Volume 1, No. 3 • Fall 1986

Current Questions in Patient Safety: Urinary Drug Screening

David E. Leo, M.D.

Question: The hospital administration at our large teaching institution has proposed that all incoming residents be subjected to urinary drug screening tests. What are these, are they legal, and will they help increase patient safety?

Answer: Urinary drug screening is a very contemporary and “hot” issue involving many disciplines ethics, medicine, labor relations, economics and law. Above and beyond alcohol, it is estimated that 5 13% of the American workforce are substance abusers. These figures are paralleled by studies of the medical profession. While constituting only 3.6% of all U.S. physicians, anesthesiologists represent 10 13% of all physicians in drug treatment programs. Recent data ominously suggest that a large number of physicians treated in rehabilitation programs had a long history of drug use, often predating their entry into medicine. Some of the “flower children” of the 60’s have become physicians of the 80’s.

On his most recent hospitalization, President Reagan voluntarily underwent urinary screening to give impetus to the recommendation of his Commission on Organized Crime calling for mandatory testing of all federal employees with security clearances or safety related occupations. Preemployment screening of job applicants for drug use is the most prevalent form of drug testing now in use. It is estimated that more than 30% of all Fortune 500 companies have some sort of drug testing program.

The public generally reacts with ambivalence to drug screening. On the one hand is concern about an Orwellian society with Big Brother overlooking every action. On the other hand, when public saw is involved, opinion strongly supports screening for occupations such as airline pilots, locomotive engineer, public safety officer, air traffic controller, and presumably even physician.

The American Board of Anesthesiology and the American Society of Anesthesiologists both acknowledge the growing problem of substance abuse in recent publications. In the 1986 ABA Booklet of Information the Board has a new policy on chemical dependency (Section 6. 1) and the ASA has recently issued a pamphlet entitled “Questions and Answers About Chemical Dependence and Physician Impairment,” which all anesthesiologists should read. Neither publication, however, addresses the issue of drug screening.

Basically, drug screening pits the employee’s right to privacy against the employer’s attempt to assure quality, avoid liability, and reduce costs. In cases where public safety is involved (including anesthesia) society has an interest in seeing that lives am not in the hands of someone whose judgment is impaired by chemical dependency. Advocates of urinary screening cite successes. Law firms instituting such policies report marked reductions in work-related illness and injury (substance abusers are three times more likely to injure themselves or an innocent third party), absenteeism, and fringe benefit costs (notably health insurance). From an industrial risk management point of view, it is a very cost effective policy.

Opponents argue, however, that urinary drug screening is coercive, is contrary to the tradition of innocent until proven guilty, and violates due process protections when done without just cause. In opposing government-mandated testing, they cite the Fourth Amendment on illegal search and seizure and the Fifth Amendment prohibiting self incrimination. Yet, such arguments do not apply to private employers such as hospitals. Opponents claim the technology is often flawed and subject to false positives and even false negatives. Fentanyl, a drug often chosen by chemically dependent anesthesiologists, cannot be detected by the common urinary screens.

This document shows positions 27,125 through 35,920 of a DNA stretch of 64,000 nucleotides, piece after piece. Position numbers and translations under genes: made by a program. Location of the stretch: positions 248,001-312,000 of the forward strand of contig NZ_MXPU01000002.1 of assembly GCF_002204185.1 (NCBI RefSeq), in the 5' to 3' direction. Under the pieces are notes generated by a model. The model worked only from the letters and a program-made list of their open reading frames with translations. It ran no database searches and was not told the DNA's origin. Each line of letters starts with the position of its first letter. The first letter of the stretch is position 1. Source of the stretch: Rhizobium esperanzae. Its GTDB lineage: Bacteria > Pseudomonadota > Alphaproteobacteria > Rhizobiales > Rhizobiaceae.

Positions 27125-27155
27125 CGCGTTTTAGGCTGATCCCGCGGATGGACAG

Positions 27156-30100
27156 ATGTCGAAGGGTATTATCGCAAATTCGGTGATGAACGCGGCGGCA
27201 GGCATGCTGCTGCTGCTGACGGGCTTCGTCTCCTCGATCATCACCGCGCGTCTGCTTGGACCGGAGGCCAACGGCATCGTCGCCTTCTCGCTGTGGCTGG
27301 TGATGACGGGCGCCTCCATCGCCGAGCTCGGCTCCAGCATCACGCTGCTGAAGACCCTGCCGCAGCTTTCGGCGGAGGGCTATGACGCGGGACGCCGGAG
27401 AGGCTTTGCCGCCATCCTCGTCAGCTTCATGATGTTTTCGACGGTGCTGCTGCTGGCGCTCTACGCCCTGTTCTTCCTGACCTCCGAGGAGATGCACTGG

The two most widely used methods of urinary screening are the EMIT system distributed by Syva Co. and the ABUSCREEN System from Roche Diagnostics. Initial claims of 97 99% accuracy have not been supported and confirmatory gas chromatography mass spectrometry (GCMS) is necessary when screens yield positive results. GCMS is 100% accurate for marijuana, cocaine, amphetamines, barbiturates, benzodiazepines, opiates, PCP, methaqualone and methadone, but at considerably greater cost. In all cases, to avoid liability from false incrimination and to maintain legal validity, the screening procedure requires an airtight “chain of evidence custody.” It must be remembered too, that drug testing is only one part of a total approach to reducing chemical dependency and substance abuse in the workplace and does not even address the more prevalent problem of alcoholism. It is an inescapable reality that all hospitals should have a Committee on Physician Health (or some similar title) that deals with detection, treatment and most importantly, prevention.

In summary, urinary drug screening be legal and is winning greater public acceptance especially when administered in a fair, impartial and accurate manner. Screening must be followed by more accurate confirmatory tests before any denial of employment. One major teaching institution in New York City already requires pre-employment urinary screening of all employees including residents; San Francisco, however, has a recently passed ordinance prohibiting random screening without cause. While the legal and ethical issues have not been fully resolved yet, drug abuse screening may serve to protect and, more importantly, reassure the public. At the same time, it will identify colleagues in need of rehabilitation and support before it is too late.

Answer by David E. Leo, M.D., Professor and Chairman, Department of Anesthesia, New York Medical College and Chief, Westchester County Medical Center.